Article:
By Maggie Beamguard
The fruits of the harvest as well as the spirit were celebrated at West End United Methodist Church’s first Harvest Festival on Oct. 8.
The festival is an outgrowth of the church’s long ministry of nurturing the needs of the wider community. The congregation has run a food pantry for the last three decades and has developed meaningful relationships with clients.
In 2020, in the midst of the COVID-19 pandemic, church members planted a vegetable garden to supplement the pantry with fresh fruits and vegetables. Members and friends of the church care for individual garden plots and reap together what is sown.
“We have been able to share food with our clients and have received so much from all of them as well,” said festival organizer Jennifer Forsman. “They have shared information on gardening with us, as many of our clients have lived on farms or have had successful gardens. We all enjoy sharing stories. So many of our clients like to walk in the garden and sometimes help with harvesting. It is such a blessing for all.”
In 2021, the congregation partnered with Resourceful Communities, which helps grassroots leaders create opportunities that preserve rural landscapes, access much-needed resources and celebrate unique local cultures. Through this partnership, they received a grant for $10,300 funded by the Duke Endowment Fund.
The grant provided a new well, fencing and produce boxes from Sandhills AgInnovation Center. “This allowed us to triple the size of our garden and to provide monthly produce boxes on a trial basis to our food pantry clients during the growing season,” said Forsman.
The church continued providing produce boxes in following years with additional seed money from congregational giving and a grant from Page Memorial United Methodist Church.
With the ministry growing like a weed, WEUMC decided to create even more fertile ground.
“This year we also wanted to focus on bringing the community together by providing opportunities to garden and get together,” said Forsman.
They converted a portion of the garden into 40 10-by-10-foot garden plots and encouraged friends of the food pantry and others in the community to sign up for one. The plots were quickly accounted for and the common ground provided many opportunities for fellowship.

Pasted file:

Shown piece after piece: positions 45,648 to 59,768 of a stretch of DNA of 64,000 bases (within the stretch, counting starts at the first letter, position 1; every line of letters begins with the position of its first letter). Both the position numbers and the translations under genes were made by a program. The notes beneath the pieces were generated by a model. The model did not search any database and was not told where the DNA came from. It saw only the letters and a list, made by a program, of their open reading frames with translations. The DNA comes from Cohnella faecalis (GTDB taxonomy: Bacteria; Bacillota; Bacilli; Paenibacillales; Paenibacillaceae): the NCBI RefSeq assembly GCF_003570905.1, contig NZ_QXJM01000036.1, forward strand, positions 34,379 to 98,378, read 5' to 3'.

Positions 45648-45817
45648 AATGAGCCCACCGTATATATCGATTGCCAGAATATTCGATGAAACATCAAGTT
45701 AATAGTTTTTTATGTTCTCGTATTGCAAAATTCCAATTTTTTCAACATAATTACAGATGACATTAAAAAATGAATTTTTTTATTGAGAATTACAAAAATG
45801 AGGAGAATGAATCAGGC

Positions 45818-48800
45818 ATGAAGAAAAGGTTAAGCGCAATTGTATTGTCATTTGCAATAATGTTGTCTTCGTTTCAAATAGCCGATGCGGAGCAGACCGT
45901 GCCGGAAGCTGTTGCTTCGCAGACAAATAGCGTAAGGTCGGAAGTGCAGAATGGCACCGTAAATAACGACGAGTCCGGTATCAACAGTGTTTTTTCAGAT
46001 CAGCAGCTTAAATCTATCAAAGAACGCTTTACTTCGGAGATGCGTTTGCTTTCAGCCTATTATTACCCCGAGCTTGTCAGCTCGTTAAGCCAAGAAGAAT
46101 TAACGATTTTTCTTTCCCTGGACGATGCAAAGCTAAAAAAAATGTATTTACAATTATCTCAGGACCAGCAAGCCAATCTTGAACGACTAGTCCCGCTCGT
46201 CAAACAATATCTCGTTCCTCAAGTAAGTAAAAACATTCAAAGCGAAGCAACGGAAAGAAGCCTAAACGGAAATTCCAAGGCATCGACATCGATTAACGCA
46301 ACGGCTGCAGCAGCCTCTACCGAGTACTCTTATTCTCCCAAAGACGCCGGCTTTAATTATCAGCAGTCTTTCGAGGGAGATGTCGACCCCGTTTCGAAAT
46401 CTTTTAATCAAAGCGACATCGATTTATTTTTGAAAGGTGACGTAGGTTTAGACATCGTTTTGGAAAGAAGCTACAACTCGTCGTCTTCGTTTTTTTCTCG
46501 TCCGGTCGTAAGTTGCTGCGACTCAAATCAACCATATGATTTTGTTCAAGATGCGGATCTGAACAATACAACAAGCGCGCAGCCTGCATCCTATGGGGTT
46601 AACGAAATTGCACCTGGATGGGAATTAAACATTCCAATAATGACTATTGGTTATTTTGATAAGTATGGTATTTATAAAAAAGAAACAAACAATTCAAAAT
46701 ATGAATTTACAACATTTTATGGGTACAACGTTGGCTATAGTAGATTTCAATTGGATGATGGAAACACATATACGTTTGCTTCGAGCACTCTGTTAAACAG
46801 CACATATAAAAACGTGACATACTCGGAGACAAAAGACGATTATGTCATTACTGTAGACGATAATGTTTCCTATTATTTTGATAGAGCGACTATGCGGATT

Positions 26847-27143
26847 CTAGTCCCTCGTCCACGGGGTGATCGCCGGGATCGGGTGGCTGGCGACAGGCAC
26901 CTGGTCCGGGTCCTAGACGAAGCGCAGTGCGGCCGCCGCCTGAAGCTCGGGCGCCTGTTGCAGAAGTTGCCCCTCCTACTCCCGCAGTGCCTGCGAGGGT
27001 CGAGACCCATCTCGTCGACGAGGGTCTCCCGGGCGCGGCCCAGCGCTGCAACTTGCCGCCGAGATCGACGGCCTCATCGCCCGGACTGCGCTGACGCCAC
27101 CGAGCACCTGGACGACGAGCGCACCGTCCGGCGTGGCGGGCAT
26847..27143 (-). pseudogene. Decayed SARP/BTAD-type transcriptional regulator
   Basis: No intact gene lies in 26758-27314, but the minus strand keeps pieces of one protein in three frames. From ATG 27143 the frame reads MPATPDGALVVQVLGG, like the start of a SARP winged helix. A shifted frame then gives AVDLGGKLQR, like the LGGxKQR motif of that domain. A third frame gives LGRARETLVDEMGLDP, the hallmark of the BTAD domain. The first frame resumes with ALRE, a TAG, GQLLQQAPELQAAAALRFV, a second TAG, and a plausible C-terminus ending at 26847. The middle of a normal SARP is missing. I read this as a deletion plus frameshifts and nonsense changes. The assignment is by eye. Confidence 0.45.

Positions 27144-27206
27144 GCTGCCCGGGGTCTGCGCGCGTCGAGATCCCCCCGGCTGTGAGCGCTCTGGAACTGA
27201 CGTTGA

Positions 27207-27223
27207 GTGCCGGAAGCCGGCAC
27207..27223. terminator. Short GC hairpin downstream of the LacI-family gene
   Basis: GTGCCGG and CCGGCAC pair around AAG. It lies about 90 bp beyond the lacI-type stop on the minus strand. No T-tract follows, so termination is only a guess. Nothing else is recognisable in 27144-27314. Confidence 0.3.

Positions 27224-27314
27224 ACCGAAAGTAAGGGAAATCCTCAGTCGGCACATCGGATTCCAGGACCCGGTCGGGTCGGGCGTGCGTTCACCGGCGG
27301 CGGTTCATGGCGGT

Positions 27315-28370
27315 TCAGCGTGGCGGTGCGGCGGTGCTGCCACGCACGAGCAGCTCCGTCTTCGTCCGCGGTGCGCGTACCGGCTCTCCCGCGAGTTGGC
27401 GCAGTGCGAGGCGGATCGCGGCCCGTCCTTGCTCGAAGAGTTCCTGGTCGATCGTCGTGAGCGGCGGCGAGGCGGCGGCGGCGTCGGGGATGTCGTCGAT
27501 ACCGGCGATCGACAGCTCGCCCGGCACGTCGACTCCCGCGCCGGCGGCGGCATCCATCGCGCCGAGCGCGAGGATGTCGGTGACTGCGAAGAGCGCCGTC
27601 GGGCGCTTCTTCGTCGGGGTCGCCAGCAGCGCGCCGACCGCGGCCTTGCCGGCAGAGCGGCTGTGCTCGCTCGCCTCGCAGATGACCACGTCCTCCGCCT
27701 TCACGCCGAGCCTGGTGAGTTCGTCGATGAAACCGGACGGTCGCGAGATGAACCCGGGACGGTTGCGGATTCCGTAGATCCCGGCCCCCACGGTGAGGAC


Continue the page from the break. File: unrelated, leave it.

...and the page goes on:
The festival seemed a natural way to celebrate a ministry that is as much about bringing people together as it is about feeding them.
“As part of the Resourceful Communities Grant we wanted to have a Harvest Festival Community gathering whereby we could invite our food pantry friends, workers and our community garden participants,” said Forsman.
Sandhills AgInnovation Center offered to provide free produce boxes for all participants. Davon Goodwin, the director of the program, encouraged the planning team to reach out to the NC Cooperative Extension Agency of Moore County to provide Healthy Food Demonstrations using fall vegetables.
Janice Roberts, the associate agent of Family and Consumer Sciences, volunteered to provide five booths for the festival. Three booths provided cooking demonstrations and recipes for ratatouille, harvest potatoes and apple cabbage slaw. A fourth demonstration booth, assisted by 4-H Club member Jaxson Rushing, was geared toward children and featured apple cookies. A fifth booth was staffed with a horticulture expert who shared methods for seed saving and propagation.
“The festival was really fun and informative,” said Forsman. “There were very popular tours of the WEUMC Garden by both WEUMC gardeners and community garden plot keepers and a gathering under the great oak tree for music. And the kids’ activities were a great success with face painting, pumpkin decorating and a bouncy house.”
The feedback from participants has been positive.
“Everyone said one of their favorite things was the food demonstrations. They learned so much,” said Forsman.
Forsman credits the festival’s success to a team effort with many church members and friends helping to provide hospitality, children’s activities, tours, music and more.
“There are multiple talents in our congregation. Everyone came forward with their talent. And it’s been a God blessed event,” she said. “We try to be a church that reaches out to others.”
Contact Maggie Beamguard at email@example.com.